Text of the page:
Let me begin with this entry from "Fable: the plot of an epic, a dramatic poem, or a play." Did you catch that? Anybody? Anybody? It said a "plot." A plot! When we hear the word fable we usually picture an emphasis on storytelling and characters. I saw no such emphasis in this game. The story was a clear afterthought and main characters seldom appeared. Newsflash for game developers: You don't need to be Tim Schafer to create an interesting story! Fable doesn't even attempt. (Spoiler's ahead) The first bit of Fable is actually very nice. We get a great storybook cutscene and neat interaction throughout Oakvale. The sacking of the town is engaging and the story seems to progress nicely until you're spirited away to the Heroes Guild. That's where the plot kicks the bucket. First we are introduced with the pathetic excuse for an NPC known as Whisper. From the first moment she opens her mouth we realize that Whisper's overall purpose in the game is to tutor the player in combat. And that's fine in the case of the Guildmaster who spends the entire game standing in one spot. But Whisper actually poses off as someone who's established a relationship with the main character. How? All she ever does is join a few quests where she attempts (in very futile ways) to beat you. And when the peak of their interaction reaches a decision that involves life and death, why should I care?? Either way, why should I give a crap about what happens to her? In Planescape: Torment, there's a point when the Nameless One can make the decision of rescuing Morte or leaving him behind in the Piller of Skulls. Either decision the player makes seems valid because both characters have established a relationship of love and hate. They've argued, they've betrayed one another and they've relied on each other. Whisper tells you that she's gonna kick yo white bony ass in a few quests and the game makes it seem like letting her live/die is a big deal. Any further story development is destroyed when Whisper never shows up again if you LET her live, making the entire kill or let live event the more pointless. And what about the main character's family? When does he ever express sadness or worry about losing them? Then again, a character whose expressions mainly consist of "wait," "follow," and farting, probably has about as much emotion as a potato. But let's say that the main character is the player's avatar and thus is capable of developing too many unique character traits for game developers to cover with dialogue. How's this an excuse for big NPCs like the guy's sister and his mom, who take up about 10 seconds of screentime and express minimum character development? So we have this tale where our hero has spent god knows how long presuming that his family is dead. Then, finally, he reunites with his long lost sister and-- nothing happens!!! Nothing. We get a tiny cutscene and an explanation via panning of a mural. How fucking engaging! Towards the end, she conviently appears for the player to make a good or bad decision. IF it just so magically happens that anyone of us somehow cares about this "character," the result of letting her live is about as empty as it was with Whisper. She leaves, never to appear again. Other moments include you returning to the home village and seeing the girl that had lost her teddy bear from the begging of the game. She waves to the main character and says, "oh hi, it's me Emily from way back when," and leaves. Just leaves, never to be seen, and I'm once more faced with the question of why the hell she appears in the first place?? What's the bloody point? Peter Molyneux expressed how "cutscenes are last generation." No wonder! The cutscenes in Fable were an utter waste of production time and costs, unbelievably dull and awfully writen. The mural cutscenes with the narrative voice-over (ala Beauty and the Best) are nice, but they also beg the question: If the overall plot was an afterthought, an excuse for the gameplay, then why were those mural cutscenes attempting for the player to feel involved in an epic story? They kept posing off as something grand and epic, but there's no plot! My biggest disappointment with Fable was not that it didn't let me grow trees or give me some stupid singing sword of expensiveness, but that it reeked of a plot that had been pulled out of someone's ass. It seems these days we either get story driven games with crappy gameplay (Dreamfall) or games with descent gameplay but shitty story (Fable).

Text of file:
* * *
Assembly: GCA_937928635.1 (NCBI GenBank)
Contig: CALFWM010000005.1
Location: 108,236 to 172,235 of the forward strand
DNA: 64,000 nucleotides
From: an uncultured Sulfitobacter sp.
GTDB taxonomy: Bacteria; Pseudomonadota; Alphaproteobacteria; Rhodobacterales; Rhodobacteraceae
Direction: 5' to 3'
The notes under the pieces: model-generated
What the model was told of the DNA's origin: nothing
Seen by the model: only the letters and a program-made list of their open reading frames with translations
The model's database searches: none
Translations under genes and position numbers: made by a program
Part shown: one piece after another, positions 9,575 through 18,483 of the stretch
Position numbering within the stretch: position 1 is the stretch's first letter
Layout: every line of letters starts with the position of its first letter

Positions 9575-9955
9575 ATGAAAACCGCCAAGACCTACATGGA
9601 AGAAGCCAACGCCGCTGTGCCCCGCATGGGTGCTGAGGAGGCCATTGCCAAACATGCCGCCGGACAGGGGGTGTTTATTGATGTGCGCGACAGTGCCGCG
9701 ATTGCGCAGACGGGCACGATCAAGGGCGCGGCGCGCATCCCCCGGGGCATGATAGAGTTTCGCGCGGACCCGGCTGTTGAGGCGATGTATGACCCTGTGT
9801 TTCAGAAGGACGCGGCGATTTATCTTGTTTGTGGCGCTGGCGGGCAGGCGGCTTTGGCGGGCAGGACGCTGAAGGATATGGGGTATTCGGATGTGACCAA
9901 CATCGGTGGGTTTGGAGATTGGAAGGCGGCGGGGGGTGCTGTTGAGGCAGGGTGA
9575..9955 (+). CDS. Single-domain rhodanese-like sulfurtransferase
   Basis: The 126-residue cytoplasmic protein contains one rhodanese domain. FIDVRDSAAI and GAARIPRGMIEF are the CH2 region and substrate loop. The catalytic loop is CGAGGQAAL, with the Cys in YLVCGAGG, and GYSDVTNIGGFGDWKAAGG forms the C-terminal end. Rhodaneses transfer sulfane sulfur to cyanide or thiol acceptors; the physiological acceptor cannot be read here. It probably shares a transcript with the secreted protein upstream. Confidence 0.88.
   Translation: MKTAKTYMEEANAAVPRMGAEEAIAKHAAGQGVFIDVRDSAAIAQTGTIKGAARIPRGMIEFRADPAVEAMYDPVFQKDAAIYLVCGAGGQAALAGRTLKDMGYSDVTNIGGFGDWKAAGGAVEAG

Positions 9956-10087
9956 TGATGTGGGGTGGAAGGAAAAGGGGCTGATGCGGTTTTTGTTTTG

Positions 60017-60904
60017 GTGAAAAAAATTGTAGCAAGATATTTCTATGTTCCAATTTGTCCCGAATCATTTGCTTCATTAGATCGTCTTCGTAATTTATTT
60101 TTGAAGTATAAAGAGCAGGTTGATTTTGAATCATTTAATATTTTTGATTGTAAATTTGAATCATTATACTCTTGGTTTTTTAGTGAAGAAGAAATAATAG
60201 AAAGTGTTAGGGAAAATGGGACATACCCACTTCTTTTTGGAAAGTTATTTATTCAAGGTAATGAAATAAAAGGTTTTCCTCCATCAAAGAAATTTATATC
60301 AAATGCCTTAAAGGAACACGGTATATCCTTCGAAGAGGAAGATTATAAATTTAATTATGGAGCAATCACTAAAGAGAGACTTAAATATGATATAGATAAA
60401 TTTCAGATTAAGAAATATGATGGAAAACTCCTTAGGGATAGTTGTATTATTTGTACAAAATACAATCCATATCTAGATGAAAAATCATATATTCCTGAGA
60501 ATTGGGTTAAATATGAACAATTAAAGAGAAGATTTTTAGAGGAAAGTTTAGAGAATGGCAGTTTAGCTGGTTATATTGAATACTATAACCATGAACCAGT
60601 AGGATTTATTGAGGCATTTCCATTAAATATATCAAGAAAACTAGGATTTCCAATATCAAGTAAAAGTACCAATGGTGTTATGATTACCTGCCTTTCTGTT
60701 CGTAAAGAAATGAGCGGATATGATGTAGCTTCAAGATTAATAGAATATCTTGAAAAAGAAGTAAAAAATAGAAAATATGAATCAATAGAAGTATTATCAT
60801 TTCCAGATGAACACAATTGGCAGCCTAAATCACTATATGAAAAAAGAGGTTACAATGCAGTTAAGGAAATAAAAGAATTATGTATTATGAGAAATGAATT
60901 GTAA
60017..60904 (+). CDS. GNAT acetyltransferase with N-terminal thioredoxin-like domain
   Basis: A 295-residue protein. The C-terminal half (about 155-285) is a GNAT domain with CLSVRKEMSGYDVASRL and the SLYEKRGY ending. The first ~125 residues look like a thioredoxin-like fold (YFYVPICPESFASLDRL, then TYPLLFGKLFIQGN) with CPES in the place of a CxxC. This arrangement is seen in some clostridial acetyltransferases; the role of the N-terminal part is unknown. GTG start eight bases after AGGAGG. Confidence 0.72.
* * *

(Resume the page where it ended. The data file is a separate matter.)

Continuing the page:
8. Some free advice to Peter Molyneux...

    I'm perplexed. The bloak wants to push emotions into video games other than adrenaline rush of violence and half the people are flamming him. Just the fact that he's trying, just the fact that he's a major game developer who wants to put emotions in video games should be applauded. Isn't it about time that the industry as a whole moved away from creating mindless games? So, judging by Black&White and Fable, he could very well not provide the stuff he's proposing. But just trying is a huge deal. Considering the fact that many developers are spitting at the idea of emotion in video games (*cough* David Jaffe *cough*) I think it's a bold move for him to say you'll get lovey dovey with dogs.
  9. Engine licencing a good deal for ... ?

    CryEngine2 looks impressive, but I'm wondering as to its flexibility with texturing. Doom3 only allows 1 texture per model, which isn't very nice.
  10. New people: Read this, say hi.

    Relatively new here. Love many reviews that've been posted on the site. I particularly like how they don't all focus on "teh graphix" and various bells and whistles of today's AAA titles (physics engines, etc). I'm also impressed by the amount of people on the site who respect games like Monkey Island series, Beyond Good and Evil, and Psychonauts. I only wish there were more reviews on the site. One of the latest ones about Otogi is nice. There should be one about Otogi 2, which is actually quite story driven compared to its predecessor. Because of the way the smiley curves the smile at the tip of its lips, which usually gives the expression more of a devious nature.
  11. Dreamfall Episodes

    Newsflash: "Funcom, the developer behind the adventure game classics The Longest Journey and Dreamfall: The Longest Journey, have announced their decision to stop producing traditional, offline PC games, reports the Norwegian newspaper E24. Funcom, who previously have mentioned MMOs and adventure games as their primary focus, blames piracy as the reason for the decision." -- Adventure Gamers Arrr mateys, ever-body be blamin piracy!
  12. Another World - Comic Book!

    The page by Wieslaw Skupniewicz is my favorite as it reminds me so much of the game.